Drug testing facility returns to Bristol

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By Ed Southgate, co-Editor in Chief

Drug-users will be able to test 'substances of concern' later this month as Bristol hosts the UK's second city-based free and confidential drug-testing facility.

The Loop, a registered charity, provides drug and alcohol awareness and welfare advice. On December 1, its second ever pop-up service will appear at Hamilton House in Stokes Croft from 12-8pm.

Drug-users can have their substances tested for strength, purity and identification. As part of the service, they are required to have a 15-minute consultation afterwards with an expert who will explain the findings, the risks that the particular substance carries, and the individual's drug-use.

In many cases, the tested substance is not what the user believed it to be. The award-winning non-government organisation is increasingly concerned about the rise in N-ethylpentylone being missold as MDMA.

Despite both drugs having the same appearance, N-ethylpentylone can cause anxiety, paranoia and insomnia for 24-72 hours after the effects wear off. In some cases, the drug has caused temporary pyschosis.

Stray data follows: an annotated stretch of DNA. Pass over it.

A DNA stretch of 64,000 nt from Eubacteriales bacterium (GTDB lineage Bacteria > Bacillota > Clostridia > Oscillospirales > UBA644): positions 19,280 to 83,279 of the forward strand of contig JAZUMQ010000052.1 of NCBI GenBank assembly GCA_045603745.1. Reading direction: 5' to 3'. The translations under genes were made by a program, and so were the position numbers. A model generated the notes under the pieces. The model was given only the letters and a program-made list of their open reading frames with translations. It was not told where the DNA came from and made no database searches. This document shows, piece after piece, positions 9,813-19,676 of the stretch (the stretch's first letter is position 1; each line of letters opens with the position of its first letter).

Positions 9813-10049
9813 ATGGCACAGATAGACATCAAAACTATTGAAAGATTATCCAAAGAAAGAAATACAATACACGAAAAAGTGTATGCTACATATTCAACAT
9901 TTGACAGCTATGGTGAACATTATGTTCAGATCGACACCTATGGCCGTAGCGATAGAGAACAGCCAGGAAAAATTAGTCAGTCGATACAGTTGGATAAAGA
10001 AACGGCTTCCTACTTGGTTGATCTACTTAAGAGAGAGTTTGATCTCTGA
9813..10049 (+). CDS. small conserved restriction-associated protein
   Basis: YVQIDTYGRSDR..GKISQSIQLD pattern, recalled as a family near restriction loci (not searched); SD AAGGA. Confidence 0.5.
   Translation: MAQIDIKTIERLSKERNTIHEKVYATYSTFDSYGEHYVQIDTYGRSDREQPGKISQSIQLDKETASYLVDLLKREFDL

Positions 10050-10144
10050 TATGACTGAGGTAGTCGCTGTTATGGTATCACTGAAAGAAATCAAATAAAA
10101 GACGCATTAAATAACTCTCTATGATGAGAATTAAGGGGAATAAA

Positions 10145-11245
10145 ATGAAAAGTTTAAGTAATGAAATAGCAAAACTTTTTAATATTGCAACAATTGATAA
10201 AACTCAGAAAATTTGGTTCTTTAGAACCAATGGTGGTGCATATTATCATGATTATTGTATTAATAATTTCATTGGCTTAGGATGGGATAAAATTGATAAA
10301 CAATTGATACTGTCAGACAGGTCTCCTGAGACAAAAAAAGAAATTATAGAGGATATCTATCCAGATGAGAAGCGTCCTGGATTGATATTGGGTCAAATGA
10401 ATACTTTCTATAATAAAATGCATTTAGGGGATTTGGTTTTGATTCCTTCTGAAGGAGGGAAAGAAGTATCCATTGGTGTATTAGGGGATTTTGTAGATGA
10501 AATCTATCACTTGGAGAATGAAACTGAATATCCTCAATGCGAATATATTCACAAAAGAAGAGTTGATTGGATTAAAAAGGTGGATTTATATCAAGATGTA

The Loop first appeared earlier this year, again in Bristol, and received support from the owner of popular nightclub Motion and Avon & Somerset Police.

The testing facilities have appeared at UK festivals for four years, including Boomtown, Parklife and Bristol's Love Saves The Day. Organisers say this is not to promote drug-use, but recognise that despite security, illegal substances may still get into the event.

Boomtown this year saw a 25 per cent decrease in drug-related medical problems, which The Loop attribute to their presence.

Similarly, Bristol West MP Thangam Debbonaire told parliament in July that she believes there to have been no drug-related deaths at Love Saves The Day because of the drug-testing facility.

Over a third of 16-25 year olds are estimated to have taken illegal substances. The Home Office minister, Nick Hurd, assured Ms Debbonaire that the government 'would not stand in the way' of harm-reduction schemes such as The Loop.


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AUTHOR

Ed Southgate

former co-Editor in Chief 2018-2019 | former Editor of Epigram Comment 2017-2018 | UoB English student 2016-19 | Twitter: @ed_southgate